Traveling in Fast, Heavy Traffic

Harvard theologian Harvey Cox predicted a secular world on the move. In his book The Secular City (MacMillan Company, New York: 1965) he suggested the new secular world would be defined by anonymity and mobility. Track the daily path of most Americans and you’ll be caught in the traffic of this high velocity world. Leonard Sweet placed an addendum alongside this obvious national truth. In Carpe Manana (Zondervan, 2003) he described the changing paradigms of this new digital world. One of them is the shift from vast to fast.  The pace of things has escalated. We may not like it and may resist it to some degree. But, it is what it is. We’d better get in the fast lane with our neighbors and family and friends. And, church members.

This fast world also involves a multiplicity of involvements. Let’s see, there’s gymnastics, piano, dance, ball leagues of every variety plus travel ball, swimming, school functions, homework, art, foreign language study, extra-curricular activities, projects, field trips, and a couple of hours of sleep every night. That’s not to mention the parental obligations to tax the children everywhere, attend all the games and functions, go the work every day, cut the grass, wash the clothes, and call in the delivery or take out order every evening.

Somewhere in the mix is the church thing, the conviction that the family’s spiritual needs are important too. But, how can we include healthy, beneficial Bible instruction, worship, personal discipleship, and fellowship with other believers in an already crowded life agenda? In my last pastorate we noted the frustration of families who truly desired a spiritual element in their weekly routine and just couldn’t calibrate their movement to the church calendar. As a result, we studied our scheduling. In the process we discovered that our calendar and timing was often part of the problem of a hectic, fast-paced world. So, we made some adjustments.

1. We arranged our primary scheduling around our children’s and youth ministry teaching and activity times. In our church Awana was the most resource intensive time and we scheduled  everything else in the church around it because workers were highly committed to the ministry and very stable in their attendance.  In our church this ministry was slotted for Wednesday evenings. All of our music and worship ministry teams also rehearsed during this time, the youth ministry met for Bible study, worship, and hang-out time, men’s and women’s ministries met, and several adult Bible studies were held for those not serving elsewhere.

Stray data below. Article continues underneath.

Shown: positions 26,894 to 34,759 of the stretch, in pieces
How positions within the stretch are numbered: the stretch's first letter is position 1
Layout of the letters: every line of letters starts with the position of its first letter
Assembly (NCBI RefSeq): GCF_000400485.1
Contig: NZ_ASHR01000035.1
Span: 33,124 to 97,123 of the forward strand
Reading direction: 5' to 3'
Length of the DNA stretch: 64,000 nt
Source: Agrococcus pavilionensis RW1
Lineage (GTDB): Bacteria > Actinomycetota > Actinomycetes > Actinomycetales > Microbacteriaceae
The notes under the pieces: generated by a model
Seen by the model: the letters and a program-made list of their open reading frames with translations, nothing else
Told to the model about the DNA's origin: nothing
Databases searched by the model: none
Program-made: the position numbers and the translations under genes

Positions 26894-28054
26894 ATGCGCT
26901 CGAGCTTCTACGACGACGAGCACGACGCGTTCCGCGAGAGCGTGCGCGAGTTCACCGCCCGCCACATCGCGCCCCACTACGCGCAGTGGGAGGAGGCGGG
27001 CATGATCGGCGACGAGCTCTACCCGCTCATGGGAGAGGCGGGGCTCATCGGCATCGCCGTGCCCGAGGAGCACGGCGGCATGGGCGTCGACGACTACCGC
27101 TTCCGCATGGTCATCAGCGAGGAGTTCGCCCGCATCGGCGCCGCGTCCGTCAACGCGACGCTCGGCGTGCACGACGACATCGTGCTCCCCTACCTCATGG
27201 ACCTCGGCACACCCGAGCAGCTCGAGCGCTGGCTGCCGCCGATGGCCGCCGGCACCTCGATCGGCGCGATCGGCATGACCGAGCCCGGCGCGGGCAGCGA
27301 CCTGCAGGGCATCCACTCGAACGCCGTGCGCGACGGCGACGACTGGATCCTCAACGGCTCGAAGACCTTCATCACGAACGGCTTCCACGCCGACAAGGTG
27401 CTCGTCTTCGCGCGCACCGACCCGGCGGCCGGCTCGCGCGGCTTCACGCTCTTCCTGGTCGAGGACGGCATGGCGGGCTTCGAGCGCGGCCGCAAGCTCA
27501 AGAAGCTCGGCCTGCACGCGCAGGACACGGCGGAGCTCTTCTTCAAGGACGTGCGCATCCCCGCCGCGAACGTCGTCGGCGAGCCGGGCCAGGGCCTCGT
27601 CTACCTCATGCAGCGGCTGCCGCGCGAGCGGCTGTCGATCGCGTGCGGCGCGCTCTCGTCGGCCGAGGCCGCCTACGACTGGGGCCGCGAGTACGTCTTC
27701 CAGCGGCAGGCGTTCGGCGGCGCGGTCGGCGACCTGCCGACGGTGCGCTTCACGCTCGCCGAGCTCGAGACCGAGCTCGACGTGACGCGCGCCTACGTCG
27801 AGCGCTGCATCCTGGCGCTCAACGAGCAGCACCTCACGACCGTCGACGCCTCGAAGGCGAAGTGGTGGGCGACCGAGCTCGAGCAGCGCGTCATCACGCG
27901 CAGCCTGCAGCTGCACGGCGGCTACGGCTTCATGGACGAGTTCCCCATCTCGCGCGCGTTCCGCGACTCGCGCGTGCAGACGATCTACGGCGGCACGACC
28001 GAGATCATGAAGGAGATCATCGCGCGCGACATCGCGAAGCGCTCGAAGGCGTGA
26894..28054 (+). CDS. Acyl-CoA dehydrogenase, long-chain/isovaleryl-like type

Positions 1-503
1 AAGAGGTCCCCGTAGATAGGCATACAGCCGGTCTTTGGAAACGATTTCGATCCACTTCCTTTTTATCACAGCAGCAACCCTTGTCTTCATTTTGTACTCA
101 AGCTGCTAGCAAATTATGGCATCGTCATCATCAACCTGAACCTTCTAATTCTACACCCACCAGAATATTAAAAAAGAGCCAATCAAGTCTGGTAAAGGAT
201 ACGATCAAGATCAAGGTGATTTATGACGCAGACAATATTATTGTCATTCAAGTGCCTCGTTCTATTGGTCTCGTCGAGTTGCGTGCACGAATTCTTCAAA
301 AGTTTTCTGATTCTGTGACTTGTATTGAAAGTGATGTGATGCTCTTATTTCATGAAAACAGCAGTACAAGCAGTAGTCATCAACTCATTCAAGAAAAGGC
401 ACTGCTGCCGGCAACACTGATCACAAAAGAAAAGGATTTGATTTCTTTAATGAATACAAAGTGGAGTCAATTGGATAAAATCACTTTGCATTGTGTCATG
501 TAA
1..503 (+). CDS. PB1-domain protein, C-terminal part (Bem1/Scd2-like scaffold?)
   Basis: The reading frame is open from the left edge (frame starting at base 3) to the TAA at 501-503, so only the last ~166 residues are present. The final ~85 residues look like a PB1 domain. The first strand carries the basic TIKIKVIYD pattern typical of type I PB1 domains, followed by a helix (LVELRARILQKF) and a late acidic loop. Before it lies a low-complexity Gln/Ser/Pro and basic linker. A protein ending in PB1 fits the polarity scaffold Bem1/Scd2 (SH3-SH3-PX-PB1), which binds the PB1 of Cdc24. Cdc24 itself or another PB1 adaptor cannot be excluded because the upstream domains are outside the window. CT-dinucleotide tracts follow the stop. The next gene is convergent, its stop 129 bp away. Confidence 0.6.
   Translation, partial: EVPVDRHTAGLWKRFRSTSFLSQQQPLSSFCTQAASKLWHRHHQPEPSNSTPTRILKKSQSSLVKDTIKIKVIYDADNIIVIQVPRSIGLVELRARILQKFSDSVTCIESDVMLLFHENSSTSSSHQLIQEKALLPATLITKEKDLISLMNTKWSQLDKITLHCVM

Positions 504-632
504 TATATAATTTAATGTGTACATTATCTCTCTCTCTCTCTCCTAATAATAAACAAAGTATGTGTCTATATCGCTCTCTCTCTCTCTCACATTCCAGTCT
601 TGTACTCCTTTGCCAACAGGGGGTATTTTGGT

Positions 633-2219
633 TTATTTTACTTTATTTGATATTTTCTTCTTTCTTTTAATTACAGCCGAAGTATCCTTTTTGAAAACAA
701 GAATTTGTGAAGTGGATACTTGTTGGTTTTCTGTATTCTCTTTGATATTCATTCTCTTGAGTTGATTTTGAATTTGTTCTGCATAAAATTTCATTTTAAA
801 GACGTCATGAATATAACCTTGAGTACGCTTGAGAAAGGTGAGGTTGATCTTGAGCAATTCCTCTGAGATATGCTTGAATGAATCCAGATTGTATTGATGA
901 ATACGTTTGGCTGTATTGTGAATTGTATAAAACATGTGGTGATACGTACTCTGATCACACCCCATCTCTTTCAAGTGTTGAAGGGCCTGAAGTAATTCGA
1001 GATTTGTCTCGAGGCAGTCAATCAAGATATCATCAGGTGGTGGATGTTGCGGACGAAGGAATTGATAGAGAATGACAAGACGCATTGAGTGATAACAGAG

2. This Wednesday emphasis resulted in taking a lower ministry profile on Sunday evenings. Our study process indicated that many families were relying on Sunday evenings as preparation time for a new week and as family time. Our leadership believed this would be a way to become part of the solution for the many over-scheduled families in our church. We continued to offer discipleship options, Bible study components for every age group, and a centralized teaching plan for adults that I led. It was well attended by those who were not over-obligated during the week.

3. Scheduling became a significant line item in our staff and leadership meetings. Ministry evaluation was also amended to be a weekly process and not something reviewed periodically. When there were serious declines in participation those areas were reviewed to ascertain timing issues, questions about formatting, the reliability of the material under study, or other factors affecting involvement.

Several discoveries highlighted the transition from our previous schedules to the newer one.

1. Scheduling should be an intentional segment of our mission plan.
2. Flexibility should define our scheduling process to enable adjustments when they were necessitated.
3. WNDITWB* couldn’t be the deciding factor in evaluating our scheduling process.
4. The church family was positive in their response to our scheduling considerations. Most people thanked us for the concern.
5. Strategic scheduling would include training events, those items on our denominational calendar, and line items that would connect us to the community around it.

One day a few months ago someone sent me a graphic illustration of our tendency to operate in the slow land. It pictured automobiles jetting along a freeway, blurred by their speed. Right in the middle lane of an eight-lane highway there was a jalopy poking along. Someone had labeled it “the evangelical church”. At first it made me mad, the opinion of some anti-church wonk judging us even more. Further thought, however, brought me around. In many ways we are the slow guys trying to travel in the fast, heavy traffic of a high velocity world.

Making disciples of all nations, the assignment Jesus entrusted to his followers, has a mandated curriculum, the instructions and teaching of Jesus and the Bible writers. The platform for accomplishing this mission is Christ’s church. The timing is mostly a matter of church preference, sadly a dictate of tradition. Adjusting the schedule to the times may be the most critical decision we can make. What is more, it may give a signal as to what is more important to us, aligning ourselves with what God is doing right now, or remaining in a comfort zone that works for us.

* we’ve never done it that way before

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